Our conclusions about circumstances are almost always more important than the circumstances themselves.
Today, we will examine the story of the twelve spies in Numbers 13 and 14. The spies were commissioned to give a report to Moses and the children of Israel concerning the land God had promised to them. After forty days, they came back to Moses and were divided into two groups: 1) Joshua and Caleb, and 2) the other ten spies. Both saw the same set of circumstances but put a different conclusion to what they saw. Again, our conclusions about circumstances are almost always more important than the circumstances themselves.
A conclusion is “an opinion or decision that is formed after a period of thought or analysis.” Many factors contribute to how we make conclusions. Some of them are:
Whether we have the habit of magnifying the Lord or magnifying the problem (Psalm 34:3)
Whether we have been renewing our minds on spiritual faith food or worldly doubt food (Romans 12:2)
Whether we believe God has equipped us to be victorious or has not really promised that (Deuteronomy 28)
Whether we believe that opposition to our promises is normal or not (1 Timothy 1:18)
Here are some great truths from the story of the twelve spies that will help us attach higher conclusions to the circumstances we face:
Future blessings motivate us to keep going and to not give in easily to fear-based conclusions – “We went to the land where you sent us. It truly flows with milk and honey, and this is its fruit” (Numbers 13:27). Hope is the belief that the future will be better than the present, and I have the power to help make it so. There is something good to fight for regarding our families, cities, and nations.
Giants to defeat should not surprise us – “Nevertheless the people who dwell in the land are strong; the cities are fortified and very large; moreover we saw the descendants of Anak there” (Numbers 13:28). It is in the process of overcoming these giants that we develop the character to be able to steward the promised blessings well.
The more we talk about our problems; the worse our conclusions get – “The Amalekites dwell in the land of the South; the Hittites, the Jebusites, and the Amorites dwell in the mountains; and the Canaanites dwell by the sea and along the banks of the Jordan” (Numbers 13:29). As we mature, we learn to share the facts of a situation without releasing a concluding, spirit of unbelief in what we say.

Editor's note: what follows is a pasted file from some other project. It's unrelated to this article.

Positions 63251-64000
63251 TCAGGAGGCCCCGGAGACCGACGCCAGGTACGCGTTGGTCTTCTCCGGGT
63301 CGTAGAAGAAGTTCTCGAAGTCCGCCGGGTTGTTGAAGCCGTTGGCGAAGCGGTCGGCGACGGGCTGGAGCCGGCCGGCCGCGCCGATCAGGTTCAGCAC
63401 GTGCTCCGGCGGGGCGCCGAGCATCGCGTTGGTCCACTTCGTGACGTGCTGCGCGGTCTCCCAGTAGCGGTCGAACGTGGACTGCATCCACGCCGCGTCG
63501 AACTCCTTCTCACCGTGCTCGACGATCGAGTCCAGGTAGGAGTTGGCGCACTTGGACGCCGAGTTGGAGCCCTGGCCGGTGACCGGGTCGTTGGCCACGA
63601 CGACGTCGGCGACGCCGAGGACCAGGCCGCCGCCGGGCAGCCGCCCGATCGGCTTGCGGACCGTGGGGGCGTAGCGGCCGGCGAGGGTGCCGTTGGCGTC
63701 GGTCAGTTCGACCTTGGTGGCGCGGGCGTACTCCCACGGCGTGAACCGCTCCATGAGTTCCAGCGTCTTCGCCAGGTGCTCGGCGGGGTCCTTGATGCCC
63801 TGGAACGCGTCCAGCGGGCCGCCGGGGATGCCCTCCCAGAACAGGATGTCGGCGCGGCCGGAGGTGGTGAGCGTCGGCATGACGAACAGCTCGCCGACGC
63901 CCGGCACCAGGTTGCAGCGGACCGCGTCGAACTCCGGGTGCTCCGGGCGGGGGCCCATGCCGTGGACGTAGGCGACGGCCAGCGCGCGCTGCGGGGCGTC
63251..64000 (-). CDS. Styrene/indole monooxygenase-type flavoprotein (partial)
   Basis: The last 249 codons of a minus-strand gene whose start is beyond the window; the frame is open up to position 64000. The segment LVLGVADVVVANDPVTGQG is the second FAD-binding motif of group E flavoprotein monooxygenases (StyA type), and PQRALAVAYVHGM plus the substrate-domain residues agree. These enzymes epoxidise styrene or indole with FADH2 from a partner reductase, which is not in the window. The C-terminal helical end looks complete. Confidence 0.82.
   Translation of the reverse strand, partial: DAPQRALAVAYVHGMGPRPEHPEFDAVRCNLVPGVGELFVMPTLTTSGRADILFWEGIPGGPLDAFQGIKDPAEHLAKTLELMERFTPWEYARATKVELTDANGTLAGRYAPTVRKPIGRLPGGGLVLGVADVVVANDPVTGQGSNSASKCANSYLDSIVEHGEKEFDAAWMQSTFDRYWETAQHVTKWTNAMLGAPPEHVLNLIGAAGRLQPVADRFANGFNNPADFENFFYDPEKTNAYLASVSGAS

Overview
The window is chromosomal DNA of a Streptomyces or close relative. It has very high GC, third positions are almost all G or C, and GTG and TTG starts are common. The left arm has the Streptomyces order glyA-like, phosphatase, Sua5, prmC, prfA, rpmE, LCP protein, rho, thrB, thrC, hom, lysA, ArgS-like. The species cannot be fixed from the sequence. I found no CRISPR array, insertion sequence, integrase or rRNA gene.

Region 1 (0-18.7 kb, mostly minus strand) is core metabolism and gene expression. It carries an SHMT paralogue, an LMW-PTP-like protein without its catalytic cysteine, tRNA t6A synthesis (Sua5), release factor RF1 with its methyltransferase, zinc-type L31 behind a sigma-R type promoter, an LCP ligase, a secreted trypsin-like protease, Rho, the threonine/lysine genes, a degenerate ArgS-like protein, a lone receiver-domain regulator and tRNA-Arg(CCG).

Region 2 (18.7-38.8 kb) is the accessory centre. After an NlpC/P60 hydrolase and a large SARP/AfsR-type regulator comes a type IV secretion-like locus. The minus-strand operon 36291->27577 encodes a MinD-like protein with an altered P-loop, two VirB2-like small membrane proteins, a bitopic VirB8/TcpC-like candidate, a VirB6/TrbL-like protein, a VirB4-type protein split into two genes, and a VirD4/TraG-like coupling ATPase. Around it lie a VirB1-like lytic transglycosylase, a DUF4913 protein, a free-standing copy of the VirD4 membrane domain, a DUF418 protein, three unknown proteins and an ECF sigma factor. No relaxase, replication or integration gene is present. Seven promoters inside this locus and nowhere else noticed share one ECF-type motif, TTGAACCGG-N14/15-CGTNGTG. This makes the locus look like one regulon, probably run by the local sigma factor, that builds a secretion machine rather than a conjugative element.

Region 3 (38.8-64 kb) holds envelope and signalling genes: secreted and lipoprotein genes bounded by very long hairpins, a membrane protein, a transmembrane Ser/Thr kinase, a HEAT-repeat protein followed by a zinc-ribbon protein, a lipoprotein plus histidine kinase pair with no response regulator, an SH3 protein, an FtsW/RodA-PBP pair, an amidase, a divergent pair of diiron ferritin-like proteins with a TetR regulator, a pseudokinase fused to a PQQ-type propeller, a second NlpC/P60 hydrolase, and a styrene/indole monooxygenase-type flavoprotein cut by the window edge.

People of courage are present in every challenge and have a different perspective – “Then Caleb quieted the people before Moses, and said,‘Let us go up at once and take possession, for we are well able to overcome it’” (Numbers 13:30). Joshua and Caleb found each other, and unlike the other 10 spies, their perspective allowed them to enter the promised land. It is wise to build relationships with people of courage now.
Our conclusions largely depend on what reports we listen to and receive – “And they gave the children of Israel a bad report of the land which they had spied out, saying, ‘The land through which we have gone as spies is a land that devours its inhabitants, and all the people whom we saw in it are men of great stature” (Numbers 13:32). It takes no effort at all to be pessimistic or to have a victim mindset about the future, but we are empowered to overcome these and every obstacle we face.
Who we think we are will largely determine the conclusions we make about life’s circumstances – “Here we saw thegiants . . . and we were like grasshoppers in our own sight, and so we were in their sight” (Numbers 13:33). It is often not what we think of God that stops us, but it is what we think about ourselves that prevents the promises from being realized.
Those who say they can, and those who say they can’t are both right – The ten spies said they could not win and they didn’t. Joshua and Caleb said they could win and they did.
Our conclusions about the following situations are almost always more important than the situations themselves:
Problems at work
You and I are the Joshuas and Calebs of this generation. Because we magnify the Lord, not the problem, we are increasingly concluding from faith and not fear.
Steve Backlund was a senior pastor for seventeen years before joining the team at Bethel Church in Redding, CA in 2008. Steve is a leader developer, joy activist, a revivalist teacher, and as Senior Associate Director, is a key part of the Global Legacy (a ministry of Bethel Church) leadership team. He travels extensively throughout the world encouraging churches and leaders and has authored a number of books.